CAIRO – As the drums of war on Syria gets louder, Archbishop of Canterbury has warned MPs not to rush in their decision on whether to vote for military intervention in the Syria conflict, warning it could have unforeseeable consequences across the Muslim world.
"The things which MPs will have to bear in mind in what is going to be a very, very difficult debate is firstly: are we sure about the facts on the ground?" the Archbishop of Canterbury Rev Justin Welby told The Daily Telegraph.
"Secondly: is it possible to have a carefully calibrated response including armed force, if you are sure about the facts on the ground, that does not have unforeseeable ramifications across the whole Arab and Muslim world?”
Ahead of Thursday's early return to Parliament for an emergency vote on the issue, Rev Welby said he feared the possible consequences of intervention saying they were 'beyond description and horrible'.
Welby, who spent years promoting reconciliation in war zones in Africa and the Middle East, said there were "numerous intermediate steps" between doing nothing and full regime change in Syria.
"I have had a lot of conversations with people in the region,” he said.
“I think the overwhelming sense is of a really moving and terrible sense of fear about what might come out of, what might be happening in the next few weeks – not predicated on people doing one thing or people doing another, just a sense that this a terribly, terribly dangerous time."
Yet, he added that there was no good answer to the crisis in Syria and that a simple solution "just doesn't exist".
Welby’s comments comes as US Vice-President Joe Biden said on Tuesday there was "no doubt" that the Syrian government has used chemical weapons and that it must be held accountable.
He added that the US military is ready to launch strikes should President Barack Obama order an attack, and allies say they too are ready to act.
The US and UK have been beating war drums since last week's suspected chemical weapons attack near Damascus which killed more than 1300.
While UN weapons inspectors were set to return to the site of the attack on Wednesday, the Syrian government has strongly denied claims it used chemical weapons.
Keeping a low tone, the archbishop acknowledged that the government was better informed to make any decision.
"The government and the Americans are seeing intelligence nobody else sees – I just think we have to be very careful about rushing to judgment," Rev Welby said.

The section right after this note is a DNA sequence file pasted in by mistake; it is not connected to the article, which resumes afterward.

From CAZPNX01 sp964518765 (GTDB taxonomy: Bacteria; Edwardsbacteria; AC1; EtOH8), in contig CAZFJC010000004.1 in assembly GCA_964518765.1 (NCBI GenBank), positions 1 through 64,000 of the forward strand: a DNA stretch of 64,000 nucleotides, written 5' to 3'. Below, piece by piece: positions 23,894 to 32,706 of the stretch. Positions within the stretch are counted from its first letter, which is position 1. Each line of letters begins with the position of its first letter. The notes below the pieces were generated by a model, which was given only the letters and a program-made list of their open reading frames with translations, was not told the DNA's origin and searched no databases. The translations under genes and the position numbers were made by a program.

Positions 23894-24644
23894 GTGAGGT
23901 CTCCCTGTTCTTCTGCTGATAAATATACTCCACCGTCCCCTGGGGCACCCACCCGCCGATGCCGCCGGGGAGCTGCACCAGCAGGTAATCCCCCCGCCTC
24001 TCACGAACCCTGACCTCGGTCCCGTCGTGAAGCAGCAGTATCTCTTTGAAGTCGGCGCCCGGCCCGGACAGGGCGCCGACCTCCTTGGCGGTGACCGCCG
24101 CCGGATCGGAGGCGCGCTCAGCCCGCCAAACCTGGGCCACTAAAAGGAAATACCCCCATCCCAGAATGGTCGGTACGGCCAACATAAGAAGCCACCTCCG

"I am extremely conscious of my own lack of knowledge having spent a lot of time in the area over the years very much in the reconciliation area … I am deeply, deeply aware of the enormous complexity and inter-linkedness of everything that happens there.
"[The government] know better than I do certainly that everything there is linked to everything else. You do something in one area and it has an impact far away in a most serious way and they know that … There are no generalizations you can make in the Middle East apart from the fact that there are no generalizations you can make."
Archbishop Welby, who visited the region in June, said the situation had deteriorated since his visit.
"Certainly when I was there in June, and I think it has got worse since then, I can scarcely remember a time of being in meetings where there was such a sense of apprehension,” he said.
“I mean it was tangible, this sense of 'what will happen? What will be the impact on us?' … the impact on people not directly involved in the fighting is beyond description and horrible.”
Iranian Supreme Leader Ayatollah Ali Khamenei said on Wednesday that US action would be "a disaster for the region".
Meanwhile, UN Security Council, international envoy Lakhdar Brahimi said on Wednesday that any US military action taken in response to apparent chemical weapons attacks in Syria would need to be approved by the UN Security Council.
Russia, Assad's main arms supplier, has made clear it will not back any UN Security Council resolution of the kind which has given international legal cover to some previous wars - including the NATO bombing of Libya two years ago.
China, too, is wary of what it sees as Western interference in the affairs of others.
More than 100,000 people have been killed in two years of civil war between Assad’s security forces and opposition forces.
The fighting has forced more than one million Syrians to flee their home to neighboring countries in addition to the displacement of two millions others inside the country.
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